Congress skeptical about Iran pact
11/24/2013 3:36 PM
09/08/2014 6:58 PM
President Barack Obama pressed Congress Sunday to support an agreement between Iran and world powers that would temporarily ease sanctions while curbing portions of Tehran’s nuclear program. Many members, including some senior members of his own party, reacted with skepticism.
The White House insisted that it does not need approval from Congress to go ahead with the deal announced in Geneva, Switzerland. Still, Obama called unidentified lawmakers Sunday, building on calls he started Saturday. He not only sought support. He worked to ward off any movement in Congress toward an increase in sanctions against Iran at the very moment he was arguing for a temporary easing in exchange for concessions from Iran.
Sen. Robert Menendez, D-N.J., chairman of the Senate Foreign Relations Committee, said Sunday that the accord does not proportionately reduce Iran’s nuclear program for the economic relief Tehran is receiving.
“Until Iran has verifiably terminated its illicit nuclear program, we should vigorously enforce existing sanctions,” he said. “I do not believe we should further reduce our sanctions, nor abstain from preparations to impose new sanctions on Iran should the talks fail.”
Sen. Charles Schumer, D-N.Y., warned that the “disproportionality of this agreement” makes it more likely that Democrats and Republicans will join together and pass additional sanctions when the Democratic-controlled Senate returns in December. “I intend to discuss that possibility with my colleagues,” he said.
Sen. Marco Rubio, R-Fla., said the deal “shows other rogue states that wish to go nuclear that you can obfuscate, cheat and lie for a decade, and eventually the United States will tire and drop key demands.”
Some Democrats, and even Republicans, did support the pact.
“By any standard, this agreement is a giant step forward and should not be undermined by additional sanctions at this time,” said Sen. Dianne Feinstein, D-Calif., chairwoman of the Senate Intelligence Committee.
“This is a very important first step toward the goal of preventing Iran from acquiring a nuclear weapon,” said Rep. Chris Van Hollen, D-Md. “Under this interim agreement, Iran must halt or scale back parts of its nuclear program while we pursue a comprehensive deal. If Iran cheats, it will face even stiffer sanctions.”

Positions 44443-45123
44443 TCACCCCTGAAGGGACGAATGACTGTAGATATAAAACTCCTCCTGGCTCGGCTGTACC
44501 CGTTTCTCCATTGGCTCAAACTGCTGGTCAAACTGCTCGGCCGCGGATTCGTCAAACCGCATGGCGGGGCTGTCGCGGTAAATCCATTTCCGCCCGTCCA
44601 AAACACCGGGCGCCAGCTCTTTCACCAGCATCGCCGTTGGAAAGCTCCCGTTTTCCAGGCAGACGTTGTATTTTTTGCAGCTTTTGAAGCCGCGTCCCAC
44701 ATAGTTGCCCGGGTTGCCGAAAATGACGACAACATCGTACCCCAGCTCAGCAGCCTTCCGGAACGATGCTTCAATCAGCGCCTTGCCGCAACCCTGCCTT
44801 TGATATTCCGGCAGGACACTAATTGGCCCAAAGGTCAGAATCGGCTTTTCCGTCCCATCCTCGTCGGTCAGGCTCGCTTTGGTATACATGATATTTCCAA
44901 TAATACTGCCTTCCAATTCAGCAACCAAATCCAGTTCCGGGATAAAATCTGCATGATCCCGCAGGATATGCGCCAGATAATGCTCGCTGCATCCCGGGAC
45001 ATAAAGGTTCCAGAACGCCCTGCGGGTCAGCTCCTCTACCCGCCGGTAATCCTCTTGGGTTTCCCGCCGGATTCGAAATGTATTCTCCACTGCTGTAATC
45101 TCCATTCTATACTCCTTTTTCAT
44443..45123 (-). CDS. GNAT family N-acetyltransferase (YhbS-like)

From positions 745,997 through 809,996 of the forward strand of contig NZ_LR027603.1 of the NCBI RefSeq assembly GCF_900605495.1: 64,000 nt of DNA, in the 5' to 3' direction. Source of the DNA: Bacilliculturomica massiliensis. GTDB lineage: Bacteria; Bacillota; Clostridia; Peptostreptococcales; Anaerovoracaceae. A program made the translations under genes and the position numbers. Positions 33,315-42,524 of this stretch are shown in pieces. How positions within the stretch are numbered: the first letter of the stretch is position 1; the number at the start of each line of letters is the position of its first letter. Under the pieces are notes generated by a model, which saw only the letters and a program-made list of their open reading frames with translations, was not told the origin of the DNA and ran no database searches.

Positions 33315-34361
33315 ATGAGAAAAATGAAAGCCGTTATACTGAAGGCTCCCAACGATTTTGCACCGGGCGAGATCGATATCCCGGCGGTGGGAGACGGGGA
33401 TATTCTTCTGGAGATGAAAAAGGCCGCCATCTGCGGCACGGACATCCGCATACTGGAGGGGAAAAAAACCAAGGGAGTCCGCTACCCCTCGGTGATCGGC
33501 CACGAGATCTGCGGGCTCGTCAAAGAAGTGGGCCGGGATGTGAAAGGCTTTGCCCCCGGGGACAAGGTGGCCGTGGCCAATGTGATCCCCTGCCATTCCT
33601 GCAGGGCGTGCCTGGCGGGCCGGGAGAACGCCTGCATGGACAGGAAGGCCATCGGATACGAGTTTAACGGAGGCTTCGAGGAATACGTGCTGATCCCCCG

In the House, Foreign Affairs Committee Chairman Rep. Ed Royce, R-Calif., asked Secretary of State John Kerry to appear before the committee.
“I have serious concerns that this agreement does not meet the standards necessary to protect the United States and our allies,” Royce said in a statement. “Instead of rolling back Iran’s program, Tehran would be able to keep the key elements of its nuclear weapons-making capability. Yet we are the ones doing the dismantling – relieving Iran of the sanctions pressure built up over years.”
House Speaker John Boehner, R-Ohio, requested that the White House provide a briefing for his members.
“The interim deal has been and will continue to be met with healthy skepticism and hard questions, not just of the Iranians, but of ourselves and our allies involved in the negotiations,” Boehner said.
The House already voted for new sanctions against Tehran in July, a measure that has not been taken up in the Senate.
Alireza Nader, a senior international policy analyst specializing in U.S.-Iran relations at RAND Corp., said Sunday that he is not surprised by the level of opposition but that it’s still important for Obama to get lawmakers on board. “Congress can do things to hurt negotiations over the next several months,” he said.
White House spokesman Josh Earnest said Sunday that administration officials were not able to reach lawmakers as promptly as they had hoped because of the late hour of the agreement Saturday.
“Last night and certainly over the course of today there’ve been a number of conversations between senior White House officials and members of Congress," he said aboard Air Force One as Obama flew to the West Coast for a three-day trip.
Earnest declined to say whether Obama would veto a bill that increased sanctions against Iran.
“We want to work closely with Congress and despite the impertinent tweets of some members of the Senate Republican conference most senators recognize that there is a constructive and important role for Congress to play as we move forward, and we will certainly be consulting closely with them,” he said.
He was referring to a tweet by Sen. John Cornyn, R-Texas, suggesting that the agreement was meant to be a distraction from the problems rolling out the new health care law.
The agreement came after Obama and Iran’s new president, Hassan Rouhani, began exchanging letters this summer, followed by a historic telephone call between the two leaders. At the same time, the U.S. and Iran had been engaging in secret talks since March, the Associated Press reported Sunday. Meeting in Oman, the talks included Deputy Secretary of State William Burns and Vice President Joe Biden’s top foreign policy adviser, Jake Sullivan, the AP said.
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